I recently created a new video of George Hamilton Green’s Triplets, as performed by five Ben Charleses. It was an enjoyable project to try out some new audio and video editing tricks I’ve picked up. (It was also an excuse to use my new MacBook Pro…thanks Apple for giving creative people so much power!) And, being a bad magician, I figured I would reveal how this sort of video is created for the uninitiated. But first, check out the video!

To make a long story short (and state the obvious): what you see is not a completely accurate representation of what is going on.

Another great example of duplicating a person for a music video can be found in Jacob Collier’s Hideaway. Obviously Jacob didn’t clone himself to make a video—he’s using an editing technique called masking, the same as I did in my Triplets video.

Here’s how the process works:

  1. Record yourself performing, preferably on one side of the frame.
  2. Without moving the camera, record yourself again on the other side of the room.
  3. Place one video on top of the other (think as if you have two pieces of construction paper stacked on top of each other).
  4. Cut a hole in one video so that the other shows through (again, the construction paper analogy works well here).
  5. Repeat…you can create an army of yourself!

Here's a screenshot of the editing process in Final Cut Pro. The red lines indicate the mask I have applied around light blue shirt Ben Charles. Notice how closely I had to cut next to purple shirt Ben Charles.

Some tricky situations can pop; for example, in my video, there are two Ben Charleses on each marimba, usually in very close quarters. This means I have to go through, sometimes frame-by-frame, and make adjustments to the cutout. It also means that, at some point, one person is probably going to be blocked by another. If you look closely at the marimbas on my video, you’ll see this happen (fairly regularly, in fact). I could have gone to very extreme lengths to try to get all of this perfect, but it was a fun side project, not a professional commercial operation. You also don't really notice it much on the fly. The same thing happens on Jacob’s video—if you look at 2:30 on the recording, the Jacob all the way on the left has an arm that disappears a bit.

(Side note: because of this editing trickery, my video contains two marimbas…which are actually the same instrument, just duplicated the video!)

And now, one more big secret: what you see is not what you hear. I would go as far as to say that this is the case with 90% or more professionally produced music videos.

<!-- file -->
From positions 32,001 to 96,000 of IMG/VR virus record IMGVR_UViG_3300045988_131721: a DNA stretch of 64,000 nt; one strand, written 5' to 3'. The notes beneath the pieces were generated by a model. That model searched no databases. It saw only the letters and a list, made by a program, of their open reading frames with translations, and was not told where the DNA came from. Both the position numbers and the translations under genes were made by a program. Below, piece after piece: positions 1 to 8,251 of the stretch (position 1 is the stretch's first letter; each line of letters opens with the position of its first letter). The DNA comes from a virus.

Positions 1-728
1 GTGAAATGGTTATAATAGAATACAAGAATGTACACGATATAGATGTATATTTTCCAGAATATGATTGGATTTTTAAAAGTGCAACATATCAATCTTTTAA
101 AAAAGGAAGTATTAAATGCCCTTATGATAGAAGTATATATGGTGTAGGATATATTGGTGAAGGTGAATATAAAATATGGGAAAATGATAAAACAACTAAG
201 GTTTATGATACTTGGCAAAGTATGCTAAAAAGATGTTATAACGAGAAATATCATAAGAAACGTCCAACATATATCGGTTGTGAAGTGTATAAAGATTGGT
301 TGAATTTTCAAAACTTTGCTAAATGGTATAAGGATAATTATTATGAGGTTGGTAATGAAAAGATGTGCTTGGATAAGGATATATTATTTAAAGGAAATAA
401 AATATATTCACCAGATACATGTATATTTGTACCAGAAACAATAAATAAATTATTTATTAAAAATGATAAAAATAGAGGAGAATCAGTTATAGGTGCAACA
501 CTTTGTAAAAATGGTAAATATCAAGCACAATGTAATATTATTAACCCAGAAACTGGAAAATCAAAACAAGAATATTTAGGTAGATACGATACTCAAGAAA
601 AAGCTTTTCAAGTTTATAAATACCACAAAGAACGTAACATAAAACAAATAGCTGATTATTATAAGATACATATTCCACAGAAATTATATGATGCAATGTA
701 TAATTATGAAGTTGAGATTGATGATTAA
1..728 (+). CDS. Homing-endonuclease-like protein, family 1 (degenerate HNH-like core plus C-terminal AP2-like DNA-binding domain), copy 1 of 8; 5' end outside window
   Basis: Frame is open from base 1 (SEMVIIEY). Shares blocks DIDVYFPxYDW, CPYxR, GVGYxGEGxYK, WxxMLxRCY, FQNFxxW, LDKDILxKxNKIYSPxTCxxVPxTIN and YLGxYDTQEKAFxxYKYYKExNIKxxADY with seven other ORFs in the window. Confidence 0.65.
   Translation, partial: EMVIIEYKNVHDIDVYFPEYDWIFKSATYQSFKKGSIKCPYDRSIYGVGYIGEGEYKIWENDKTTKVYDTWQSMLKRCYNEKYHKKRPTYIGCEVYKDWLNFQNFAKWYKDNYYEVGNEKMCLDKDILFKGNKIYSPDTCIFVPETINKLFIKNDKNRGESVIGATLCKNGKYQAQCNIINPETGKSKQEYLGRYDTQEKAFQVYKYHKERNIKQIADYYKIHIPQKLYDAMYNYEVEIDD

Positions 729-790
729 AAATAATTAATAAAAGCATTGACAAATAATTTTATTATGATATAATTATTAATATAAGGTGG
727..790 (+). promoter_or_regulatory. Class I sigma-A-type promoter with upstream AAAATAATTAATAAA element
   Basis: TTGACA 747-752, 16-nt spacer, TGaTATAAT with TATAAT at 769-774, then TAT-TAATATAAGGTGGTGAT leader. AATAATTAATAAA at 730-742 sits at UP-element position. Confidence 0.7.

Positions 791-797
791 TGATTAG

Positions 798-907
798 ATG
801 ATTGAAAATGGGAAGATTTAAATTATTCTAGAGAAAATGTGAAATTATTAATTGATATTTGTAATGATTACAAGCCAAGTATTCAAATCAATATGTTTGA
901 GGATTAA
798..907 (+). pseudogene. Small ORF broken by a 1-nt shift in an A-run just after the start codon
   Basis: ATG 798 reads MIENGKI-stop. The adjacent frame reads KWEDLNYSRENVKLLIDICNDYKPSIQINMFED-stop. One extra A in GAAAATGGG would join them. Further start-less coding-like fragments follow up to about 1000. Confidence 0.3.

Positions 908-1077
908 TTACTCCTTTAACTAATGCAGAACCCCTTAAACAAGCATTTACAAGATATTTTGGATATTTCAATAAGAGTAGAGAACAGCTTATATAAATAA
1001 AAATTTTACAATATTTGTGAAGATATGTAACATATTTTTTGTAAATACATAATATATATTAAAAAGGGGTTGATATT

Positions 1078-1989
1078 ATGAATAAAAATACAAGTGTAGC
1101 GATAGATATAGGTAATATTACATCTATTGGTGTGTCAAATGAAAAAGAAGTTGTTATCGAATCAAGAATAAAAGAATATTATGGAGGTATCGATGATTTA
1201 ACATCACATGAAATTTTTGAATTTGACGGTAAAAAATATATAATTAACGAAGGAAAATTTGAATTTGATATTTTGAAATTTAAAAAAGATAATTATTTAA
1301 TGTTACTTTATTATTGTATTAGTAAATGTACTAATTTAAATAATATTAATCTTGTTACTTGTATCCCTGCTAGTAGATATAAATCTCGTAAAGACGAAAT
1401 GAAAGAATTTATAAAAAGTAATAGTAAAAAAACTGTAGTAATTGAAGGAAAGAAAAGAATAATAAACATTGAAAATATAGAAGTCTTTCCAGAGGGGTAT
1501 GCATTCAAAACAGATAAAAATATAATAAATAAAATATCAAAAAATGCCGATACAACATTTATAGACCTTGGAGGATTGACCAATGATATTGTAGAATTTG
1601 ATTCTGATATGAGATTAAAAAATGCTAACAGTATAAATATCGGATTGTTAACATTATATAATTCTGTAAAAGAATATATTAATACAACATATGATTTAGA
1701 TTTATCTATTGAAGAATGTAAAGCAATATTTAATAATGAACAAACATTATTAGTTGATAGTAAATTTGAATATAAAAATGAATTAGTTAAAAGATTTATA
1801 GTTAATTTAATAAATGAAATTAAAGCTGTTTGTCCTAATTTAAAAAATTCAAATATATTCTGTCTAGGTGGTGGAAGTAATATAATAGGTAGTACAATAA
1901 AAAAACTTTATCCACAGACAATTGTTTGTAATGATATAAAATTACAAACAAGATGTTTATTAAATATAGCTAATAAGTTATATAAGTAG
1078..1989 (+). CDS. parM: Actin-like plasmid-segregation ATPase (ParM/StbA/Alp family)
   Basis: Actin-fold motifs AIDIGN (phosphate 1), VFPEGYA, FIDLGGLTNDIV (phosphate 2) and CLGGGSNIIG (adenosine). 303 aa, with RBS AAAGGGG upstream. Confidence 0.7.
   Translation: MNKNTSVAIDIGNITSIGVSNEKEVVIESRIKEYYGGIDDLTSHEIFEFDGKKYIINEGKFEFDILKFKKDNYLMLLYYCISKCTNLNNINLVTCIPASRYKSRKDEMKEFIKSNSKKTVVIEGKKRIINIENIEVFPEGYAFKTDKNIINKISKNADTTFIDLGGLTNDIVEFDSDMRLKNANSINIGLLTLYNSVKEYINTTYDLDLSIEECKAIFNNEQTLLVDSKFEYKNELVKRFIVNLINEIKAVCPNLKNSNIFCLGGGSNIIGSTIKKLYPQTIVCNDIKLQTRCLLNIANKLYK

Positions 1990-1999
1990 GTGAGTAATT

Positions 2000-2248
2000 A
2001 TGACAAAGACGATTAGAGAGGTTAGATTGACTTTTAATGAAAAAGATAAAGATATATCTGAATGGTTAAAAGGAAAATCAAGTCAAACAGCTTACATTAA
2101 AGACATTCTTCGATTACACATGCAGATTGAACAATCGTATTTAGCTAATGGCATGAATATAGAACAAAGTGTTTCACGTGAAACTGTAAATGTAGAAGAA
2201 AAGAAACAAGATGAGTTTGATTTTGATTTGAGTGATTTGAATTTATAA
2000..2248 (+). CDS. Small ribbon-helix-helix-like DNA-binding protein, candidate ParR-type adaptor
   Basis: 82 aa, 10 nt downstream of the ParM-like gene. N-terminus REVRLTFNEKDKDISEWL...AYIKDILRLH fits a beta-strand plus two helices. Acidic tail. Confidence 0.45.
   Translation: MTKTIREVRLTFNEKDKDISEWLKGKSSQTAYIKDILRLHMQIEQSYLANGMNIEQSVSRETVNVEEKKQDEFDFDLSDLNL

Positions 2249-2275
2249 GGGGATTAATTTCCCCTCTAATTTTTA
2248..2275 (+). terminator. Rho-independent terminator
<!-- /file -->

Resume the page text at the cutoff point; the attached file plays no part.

Getting good sound is difficult. It requires a studio environment (or close to it), with very specifically placed mics, probably some physical separation between multiple players, and so on. It doesn’t exactly lend itself to making a music video on the beach, in a train, skydiving, and so on. The good news is that if you record something in a studio, then sing at the same tempo while skydiving, you can swap out the skydiving audio with the studio audio, and everything will be in sync. Your brain wants to believe what it hears and sees, so it just assumes that the audio and video go together.

In my case, I recorded all of the audio for the marimba parts in one night. When I recorded, I had a metronome going at 110 beats per minute in my headphones. As I recorded each new part, I added them into my click track so I could match the style. If I didn’t like the way something lined up, I could use a technique called splicing to remove one part and substitute a replacement. If I had absolutely no skill as a percussionist, I could even go as far as to record each individual note and splice them together—obviously that would be very time-consuming.

When I recorded the video, I had a metronome going at 110 beats per minute, always just out of the frame so the viewer couldn’t see it. It actually didn’t even matter if I hit wrong notes; for the most part, the camera is so far away that you can’t tell. (Don’t worry, I tried to hit the right notes, even if it wasn’t necessary.)

I then imported all of the video footage and synced it up to the “studio” audio, then got to all of the masking described above. So the audio and video were actually recorded on separate days. In fact, if anyone else recorded this same piece at 110 beats per minute, I could swap in their audio recording. (But don’t worry, you are both hearing and seeing me.)

And, if you didn’t notice, I still hadn’t actually done the studio recording of the xylophone solo part! So that was the final step. Once that was recorded, I tweaked my studio mix a bit, removed all of the existing audio from the video, and swapped that in.

The whole process took probably around 25-30 hours of work, and I’m pleased with the result!

Now here’s a bonus, just to show you what I mean by all of this…as an inside joke with my friend Akira, here’s Triplets as played on chairs. Notice that the audio and video are completely unrelated?

AuthorBenjamin Charles